Banks win overdraft charges case

Scales of justice

Millions of bank customers hoping to get their overdraft charges refunded have been dealt a hefty blow as the Supreme Court decided to rule in the favour of the banks.

The shock decision to rule in favour of the banks over unauthorised overdraft charges follows over two and half years of test litigation.

The court overturned two earlier rulings, allowing the Office of Fair Trading (OFT) to investigate the fairness of the fees levied on people who accidentally stray into the red on their overdraft.

An estimated 12 million people have been hit with fees of up to £39 each time their accounts veered into unauthorised territory. Critics claimed the actual cost of the administration is just £4 - and the rest is pure profit.

The banks earn around £2.6 billion a year in revenue from these charges.

However, Supreme Court president Lord Phillips has turned previous legal rulings on their head, stating that unauthorised overdraft charges are an important part of current account services, which the banks provide to their customers and that the amount of those charges is not assessable for fairness.

The judgement will dash the hopes of the 1.2 million people who still have claims on hold. They now stand to lose around £634 each - as this is the average outstanding claim according to Which?.

Banks had paid out around £560 million in refunds before the process was frozen in 2007 pending the outcome of the test case. It is currently unclear as to what will happen to the refund claims on hold.

An ongoing fight

Despite the unexpected decision, the ruling is not necessarily the end of the battle. Lord Phillips said that the OFT could still use other regulations to scrutinise bank charges.

"This will not close the door on the OFT's investigations and may well not resolve the myriad cases that are currently stayed [put on hold] in which customers have challenged the relevant charges," he told the court. 

However, the OFT will not be able to challenge the decision in an appeal to the European Court of Justice. 

Kevin Mountford, head of banking at, says: "We expect the OFT to continue to try and press for a system where the costs of running the current account system are spread more fairly across all customers.

"In truth, banks have already started to respond to this - for example we've already seen a big move from banks towards so-called packaged accounts where you pay a monthly fee but get added benefits such as travel insurance thrown in. We expect this trend to continue and in return for fairer overdraft charges banks could introduce transaction fees, or monthly and annual fees."

In response to the court case, banks and building societies have attempted to simplify their charging structures over the past year and many have adjusted their unauthorised overdraft fees. 

However, from 2008 to 2009, only two of the top eight banks - Halifax and Barclays - significantly altered their charging structure.

Fears for the future

Concerns remain that the decision now gives banks the green light to charge what they like in unauthorised overdraft fees and other banking charges.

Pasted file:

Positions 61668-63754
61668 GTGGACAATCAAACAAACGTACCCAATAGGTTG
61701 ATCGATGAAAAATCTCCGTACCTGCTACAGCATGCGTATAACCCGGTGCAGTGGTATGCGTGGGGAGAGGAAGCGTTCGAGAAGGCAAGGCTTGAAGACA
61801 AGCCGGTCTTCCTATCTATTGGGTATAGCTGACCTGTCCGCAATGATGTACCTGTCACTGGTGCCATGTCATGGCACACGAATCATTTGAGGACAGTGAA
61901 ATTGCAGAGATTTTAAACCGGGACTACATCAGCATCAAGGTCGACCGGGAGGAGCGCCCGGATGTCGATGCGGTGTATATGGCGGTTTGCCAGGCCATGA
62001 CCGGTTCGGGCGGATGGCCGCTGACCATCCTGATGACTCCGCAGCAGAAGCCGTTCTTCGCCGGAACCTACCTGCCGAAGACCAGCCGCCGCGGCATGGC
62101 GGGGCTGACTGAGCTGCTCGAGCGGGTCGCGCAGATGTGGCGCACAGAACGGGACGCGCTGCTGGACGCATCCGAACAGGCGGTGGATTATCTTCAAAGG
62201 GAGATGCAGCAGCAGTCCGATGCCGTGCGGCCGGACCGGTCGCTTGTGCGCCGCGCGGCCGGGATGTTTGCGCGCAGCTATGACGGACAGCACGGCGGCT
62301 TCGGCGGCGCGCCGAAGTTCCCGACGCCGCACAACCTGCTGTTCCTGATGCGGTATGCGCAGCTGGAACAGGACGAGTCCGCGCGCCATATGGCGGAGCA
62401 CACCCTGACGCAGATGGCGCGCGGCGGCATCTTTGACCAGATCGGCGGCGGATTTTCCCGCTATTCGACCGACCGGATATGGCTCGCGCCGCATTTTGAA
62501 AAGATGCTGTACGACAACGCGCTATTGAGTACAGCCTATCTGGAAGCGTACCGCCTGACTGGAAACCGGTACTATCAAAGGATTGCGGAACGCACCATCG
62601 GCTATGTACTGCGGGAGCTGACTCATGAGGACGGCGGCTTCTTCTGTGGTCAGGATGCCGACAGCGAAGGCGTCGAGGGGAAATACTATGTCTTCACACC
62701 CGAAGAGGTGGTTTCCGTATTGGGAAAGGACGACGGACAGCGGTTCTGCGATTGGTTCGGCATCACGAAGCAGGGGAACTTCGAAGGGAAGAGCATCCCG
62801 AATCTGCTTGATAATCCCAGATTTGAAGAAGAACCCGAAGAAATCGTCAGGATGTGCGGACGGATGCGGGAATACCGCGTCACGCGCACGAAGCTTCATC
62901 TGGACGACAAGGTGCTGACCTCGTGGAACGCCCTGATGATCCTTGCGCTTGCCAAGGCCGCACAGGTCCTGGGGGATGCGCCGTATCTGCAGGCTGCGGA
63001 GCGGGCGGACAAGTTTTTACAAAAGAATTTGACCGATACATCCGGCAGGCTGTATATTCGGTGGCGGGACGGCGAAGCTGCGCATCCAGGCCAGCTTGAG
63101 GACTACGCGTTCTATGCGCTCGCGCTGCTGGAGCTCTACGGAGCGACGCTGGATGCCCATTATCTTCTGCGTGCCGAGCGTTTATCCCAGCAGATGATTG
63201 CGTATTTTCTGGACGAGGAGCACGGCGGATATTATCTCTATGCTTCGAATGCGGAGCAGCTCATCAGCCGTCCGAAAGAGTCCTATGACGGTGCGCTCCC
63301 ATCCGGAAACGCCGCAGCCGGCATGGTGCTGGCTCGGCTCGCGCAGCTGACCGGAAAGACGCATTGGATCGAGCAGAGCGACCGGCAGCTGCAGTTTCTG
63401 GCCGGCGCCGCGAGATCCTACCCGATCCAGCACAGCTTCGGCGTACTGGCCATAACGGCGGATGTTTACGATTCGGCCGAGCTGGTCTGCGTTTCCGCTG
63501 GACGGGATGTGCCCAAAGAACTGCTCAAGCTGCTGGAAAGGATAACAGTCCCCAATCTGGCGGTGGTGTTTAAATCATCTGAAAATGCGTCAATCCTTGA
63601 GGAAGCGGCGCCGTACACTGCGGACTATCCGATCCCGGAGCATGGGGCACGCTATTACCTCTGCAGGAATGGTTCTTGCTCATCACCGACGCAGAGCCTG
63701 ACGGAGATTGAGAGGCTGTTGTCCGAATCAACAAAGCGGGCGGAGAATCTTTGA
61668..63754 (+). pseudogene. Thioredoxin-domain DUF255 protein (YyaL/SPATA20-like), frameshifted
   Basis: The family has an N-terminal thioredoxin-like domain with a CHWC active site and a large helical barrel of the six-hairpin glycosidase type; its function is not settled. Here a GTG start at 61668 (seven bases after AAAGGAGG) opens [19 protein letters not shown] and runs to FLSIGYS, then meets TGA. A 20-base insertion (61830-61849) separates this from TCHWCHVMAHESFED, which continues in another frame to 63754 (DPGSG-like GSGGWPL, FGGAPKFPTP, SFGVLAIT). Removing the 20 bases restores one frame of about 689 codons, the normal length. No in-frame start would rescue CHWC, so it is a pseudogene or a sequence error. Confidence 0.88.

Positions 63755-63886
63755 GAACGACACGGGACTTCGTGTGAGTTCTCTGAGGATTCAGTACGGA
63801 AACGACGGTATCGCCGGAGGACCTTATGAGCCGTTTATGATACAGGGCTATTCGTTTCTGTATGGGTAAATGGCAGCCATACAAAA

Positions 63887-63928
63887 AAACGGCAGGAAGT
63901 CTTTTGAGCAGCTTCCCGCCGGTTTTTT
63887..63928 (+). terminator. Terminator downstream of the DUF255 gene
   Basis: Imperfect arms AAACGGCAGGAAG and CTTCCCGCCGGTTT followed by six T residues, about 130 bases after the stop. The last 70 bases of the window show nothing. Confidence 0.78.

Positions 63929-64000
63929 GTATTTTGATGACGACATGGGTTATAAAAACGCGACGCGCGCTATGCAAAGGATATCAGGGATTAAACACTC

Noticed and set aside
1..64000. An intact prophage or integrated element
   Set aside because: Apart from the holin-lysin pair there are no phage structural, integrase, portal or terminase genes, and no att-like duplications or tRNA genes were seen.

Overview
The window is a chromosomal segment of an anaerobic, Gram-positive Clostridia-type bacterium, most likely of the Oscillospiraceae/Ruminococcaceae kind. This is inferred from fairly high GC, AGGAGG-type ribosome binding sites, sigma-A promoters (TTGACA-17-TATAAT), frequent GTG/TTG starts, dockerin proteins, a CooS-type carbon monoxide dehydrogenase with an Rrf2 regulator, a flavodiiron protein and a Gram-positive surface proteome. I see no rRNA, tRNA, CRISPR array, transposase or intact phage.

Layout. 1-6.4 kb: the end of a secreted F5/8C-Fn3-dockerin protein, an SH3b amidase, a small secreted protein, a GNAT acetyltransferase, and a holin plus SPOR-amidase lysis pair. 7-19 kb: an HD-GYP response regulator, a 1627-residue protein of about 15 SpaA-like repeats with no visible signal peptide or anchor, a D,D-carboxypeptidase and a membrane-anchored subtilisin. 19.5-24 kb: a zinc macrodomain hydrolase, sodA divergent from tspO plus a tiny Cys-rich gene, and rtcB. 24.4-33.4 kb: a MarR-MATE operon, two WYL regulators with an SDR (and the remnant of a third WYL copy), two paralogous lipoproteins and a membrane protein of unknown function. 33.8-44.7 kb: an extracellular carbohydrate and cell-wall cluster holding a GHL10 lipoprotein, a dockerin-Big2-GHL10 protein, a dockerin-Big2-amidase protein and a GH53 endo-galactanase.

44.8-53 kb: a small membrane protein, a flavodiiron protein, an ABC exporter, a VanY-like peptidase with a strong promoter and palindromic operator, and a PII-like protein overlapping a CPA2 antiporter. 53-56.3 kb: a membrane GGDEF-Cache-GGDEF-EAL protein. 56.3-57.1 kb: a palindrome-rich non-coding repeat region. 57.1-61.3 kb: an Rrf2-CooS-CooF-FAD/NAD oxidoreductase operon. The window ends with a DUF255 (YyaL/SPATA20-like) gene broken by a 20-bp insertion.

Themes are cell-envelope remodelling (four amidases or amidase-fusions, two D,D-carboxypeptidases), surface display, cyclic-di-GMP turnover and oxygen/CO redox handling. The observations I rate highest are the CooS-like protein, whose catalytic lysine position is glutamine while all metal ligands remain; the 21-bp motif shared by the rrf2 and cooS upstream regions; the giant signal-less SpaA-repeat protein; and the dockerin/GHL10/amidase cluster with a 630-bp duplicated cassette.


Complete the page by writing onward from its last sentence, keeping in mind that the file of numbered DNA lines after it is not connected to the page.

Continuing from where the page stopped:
Peter Vicary-Smith, chief executive of Which?, is deeply disappointed with the outcome. He says: "Not only does it give banks licence to charge what they like for unauthorised overdrafts, but it could have ramifications for other areas of personal finance. The banks now have no excuse for introducing other fee charges."

Reports have suggested that banks could introduce a monthly fee for each of the 54 million active currents accounts in the UK - and many people have more than one account - or more complex tariffs based on a charge per entry or cash withdrawal. A charge of £2.50 a month would generate £1.62 billion a year but would also be a heavy blow for those who have never gone overdrawn.

Another option could be charging for the UK’s 39,000 free-to-use cash machines or levying fees on cheque payments or money transfers.

However, the end of traditional ‘free banking’ could also lead to more innovative products making their mark on the current account market. Last week, Santander introduced its Zero current account, which has no overdraft fees and is free from charges for bounced payments and overseas cash withdrawals. 

However, the catch is that it’s only available to homeowners who have a mortgage with the bank or subsidiaries Alliance & Leicester and Bradford & Bingley.

David Black, banking specialist at Defaqto, says it’s important for people to shop around for a current account.

"Currently only about 6% of people switch their current account every year. People should wake up to the fact that they don’t have to stay with the same current account and should not be afraid to switch to get a better deal.

"While accepting that overdraft availability is always subject to status there are some cracking deals. Abbey, Alliance & Leicester and Barclays all offer a 0% authorised overdraft for a year. In the case of both Abbey and Barclays you must switch your account from another provider and deposit at least £1,000 every month. Alliance & Leicester require you to deposit at least £500 each month.

"Cahoot has a £100 interest-free overdraft and an authorised overdraft rate of 11.8% APR on balances up to £1,000.

"If you can deposit at least £1,500 every month, Norwich & Peterborough Building Society’s authorised overdraft rate is 11.74% EAR," he adds.

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